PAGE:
For Piketty, wealth and capital are ultimately socially constructed categories. When he refers to wealth, he is not talking about land or machines or buildings necessarily. He is talking about anything that can be traded as an asset that generates a financial return in a society at a given moment in time. In periods when people could be bought and sold like capital, those people counted as wealth. Right now, monopoly rights over ideas (patents) and media (copyright) count as wealth as well.
So he is not tracking the history of wealth and capital in a physical sense. He is tracking the history of the distribution of asset values. The decision to track wealth this way is clearly the correct one for his project, but it already appears to be driving some confusion in the crush of reviews and reactions.
Wealth Is Socially And Politically Constructed
The source of this confusion is that, within economic discourse especially, we often conceptualize wealth as this almost objective thing: there is a building here and it has a certain market value and that is the amount of wealth it represents. But the "market value" of a given asset is totally dependent upon the way our laws construct our economic institutions.
Consider an apartment building for instance. The market value of that apartment building is supposed to be the net present value of the flow of future rents the building will generate. But the future flow of rents depends upon the laws surrounding the leasing of apartments. In a legal universe with rent control, the market value of the apartment building is lower than a legal universe without rent control. Moving from a non-rent-control universe to a rent-control universe would not change the building at all, but it would destroy a lot of "wealth" (defined here as asset values) because it would reduce the net present value of the flow of future rents the building will generate. Moving in the opposite direction would create a lot of "wealth."
Obviously, changing rent laws does not literally create or destroy wealth in the physical sense of the word. The building is still the building. All it does is change legal relationships such that the market value of the building has gone down, making total wealth in the national accounts decline. Market values, and therefore wealth, do not track objective valuations of things in the abstract; rather, they track the valuation of legally constructed rights and powers with regards to things.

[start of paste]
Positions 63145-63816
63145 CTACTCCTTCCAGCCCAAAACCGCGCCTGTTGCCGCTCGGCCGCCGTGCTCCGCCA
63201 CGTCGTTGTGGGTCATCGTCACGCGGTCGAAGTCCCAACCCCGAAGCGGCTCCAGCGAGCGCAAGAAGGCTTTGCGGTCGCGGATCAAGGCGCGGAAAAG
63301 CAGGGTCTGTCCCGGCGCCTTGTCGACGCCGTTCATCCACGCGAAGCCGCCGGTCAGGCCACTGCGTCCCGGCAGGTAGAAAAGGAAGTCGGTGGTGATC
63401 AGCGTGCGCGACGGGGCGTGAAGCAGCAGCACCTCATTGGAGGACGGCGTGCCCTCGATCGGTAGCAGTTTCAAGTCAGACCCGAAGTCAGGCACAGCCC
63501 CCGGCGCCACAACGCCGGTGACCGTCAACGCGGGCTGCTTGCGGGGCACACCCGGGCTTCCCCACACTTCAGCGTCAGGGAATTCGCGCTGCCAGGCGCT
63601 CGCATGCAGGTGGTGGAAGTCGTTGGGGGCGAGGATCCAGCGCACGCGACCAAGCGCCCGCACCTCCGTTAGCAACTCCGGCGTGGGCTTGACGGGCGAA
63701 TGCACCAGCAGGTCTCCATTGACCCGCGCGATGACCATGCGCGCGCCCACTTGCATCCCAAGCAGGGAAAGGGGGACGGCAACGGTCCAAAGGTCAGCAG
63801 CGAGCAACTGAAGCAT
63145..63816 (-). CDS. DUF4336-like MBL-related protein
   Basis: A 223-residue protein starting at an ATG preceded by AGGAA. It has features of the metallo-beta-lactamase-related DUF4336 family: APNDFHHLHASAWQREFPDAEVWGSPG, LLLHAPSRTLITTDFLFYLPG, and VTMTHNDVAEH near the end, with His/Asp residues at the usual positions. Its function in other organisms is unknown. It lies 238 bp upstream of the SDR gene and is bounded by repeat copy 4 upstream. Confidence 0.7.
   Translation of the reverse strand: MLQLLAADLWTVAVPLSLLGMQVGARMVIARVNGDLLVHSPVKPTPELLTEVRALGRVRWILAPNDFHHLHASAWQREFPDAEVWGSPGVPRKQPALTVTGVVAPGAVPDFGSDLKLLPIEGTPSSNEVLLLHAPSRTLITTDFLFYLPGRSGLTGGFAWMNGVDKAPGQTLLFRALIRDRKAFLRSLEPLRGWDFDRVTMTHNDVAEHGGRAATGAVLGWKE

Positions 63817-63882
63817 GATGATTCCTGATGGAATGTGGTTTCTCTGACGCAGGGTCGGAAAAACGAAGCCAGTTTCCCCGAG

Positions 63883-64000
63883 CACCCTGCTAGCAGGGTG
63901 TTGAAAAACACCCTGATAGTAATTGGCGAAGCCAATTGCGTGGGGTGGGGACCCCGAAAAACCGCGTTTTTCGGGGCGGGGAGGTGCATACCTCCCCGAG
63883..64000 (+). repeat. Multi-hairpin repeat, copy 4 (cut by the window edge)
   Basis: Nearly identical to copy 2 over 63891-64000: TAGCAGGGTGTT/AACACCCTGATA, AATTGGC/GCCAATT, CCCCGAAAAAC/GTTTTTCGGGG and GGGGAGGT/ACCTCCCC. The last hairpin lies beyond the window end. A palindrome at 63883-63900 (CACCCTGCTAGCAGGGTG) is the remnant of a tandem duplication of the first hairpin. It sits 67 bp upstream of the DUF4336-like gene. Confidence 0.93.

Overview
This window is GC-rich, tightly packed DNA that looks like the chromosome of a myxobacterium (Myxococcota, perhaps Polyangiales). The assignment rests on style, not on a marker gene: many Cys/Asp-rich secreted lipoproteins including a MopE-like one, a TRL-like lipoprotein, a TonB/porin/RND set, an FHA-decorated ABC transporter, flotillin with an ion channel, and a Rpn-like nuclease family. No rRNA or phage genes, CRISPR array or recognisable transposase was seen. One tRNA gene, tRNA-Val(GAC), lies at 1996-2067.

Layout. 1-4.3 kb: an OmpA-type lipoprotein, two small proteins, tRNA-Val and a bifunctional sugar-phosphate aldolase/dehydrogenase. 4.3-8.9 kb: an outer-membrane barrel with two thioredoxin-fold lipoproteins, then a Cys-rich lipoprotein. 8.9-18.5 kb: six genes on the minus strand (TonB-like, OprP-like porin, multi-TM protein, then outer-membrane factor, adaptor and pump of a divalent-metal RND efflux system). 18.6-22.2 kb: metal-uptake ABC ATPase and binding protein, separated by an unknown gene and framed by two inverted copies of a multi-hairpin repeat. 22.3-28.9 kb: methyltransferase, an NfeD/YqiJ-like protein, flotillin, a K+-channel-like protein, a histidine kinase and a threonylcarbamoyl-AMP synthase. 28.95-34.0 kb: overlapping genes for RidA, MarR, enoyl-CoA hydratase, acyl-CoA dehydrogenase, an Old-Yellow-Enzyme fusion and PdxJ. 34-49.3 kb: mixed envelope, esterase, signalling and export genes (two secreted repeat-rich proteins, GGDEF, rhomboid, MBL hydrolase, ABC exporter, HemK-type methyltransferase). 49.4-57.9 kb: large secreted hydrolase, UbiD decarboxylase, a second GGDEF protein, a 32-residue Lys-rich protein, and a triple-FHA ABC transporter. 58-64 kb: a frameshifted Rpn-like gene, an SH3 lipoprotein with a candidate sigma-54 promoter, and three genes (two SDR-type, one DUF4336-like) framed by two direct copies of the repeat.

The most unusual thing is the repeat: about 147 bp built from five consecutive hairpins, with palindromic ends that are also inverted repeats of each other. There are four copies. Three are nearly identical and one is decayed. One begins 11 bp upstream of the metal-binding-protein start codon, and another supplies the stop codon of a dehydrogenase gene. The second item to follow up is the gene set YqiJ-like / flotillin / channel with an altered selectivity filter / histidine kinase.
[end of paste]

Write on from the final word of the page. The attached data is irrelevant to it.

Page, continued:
It is precisely this legally constructed nature of wealth that JW Mason hit on in an excellent post on Piketty at his blog. In the post, he walks through the puzzle that economic powerhouse Germany has the least wealth in Europe. He points out that they don't actually have the least wealth in some physicalist sense of the word. It's just that their legal institutions grant less rights and powers to people with regard to a variety of wealth assets. And that causes wealth to show up much lower in the national accounts.
For instance, Germany's corporate governance structure limits the power of shareholders over firms, delegating a significant chunk of power to workers in the firms instead. This means that the asset value of corporate stock is lower, which means "wealth" in the country is lower. But that wealth valuation does not reflect the physical reality of machines and buildings and tools and so on that firms actually hold. It just reflects, as all market values do, the way German law has constructed economic power and control over firms.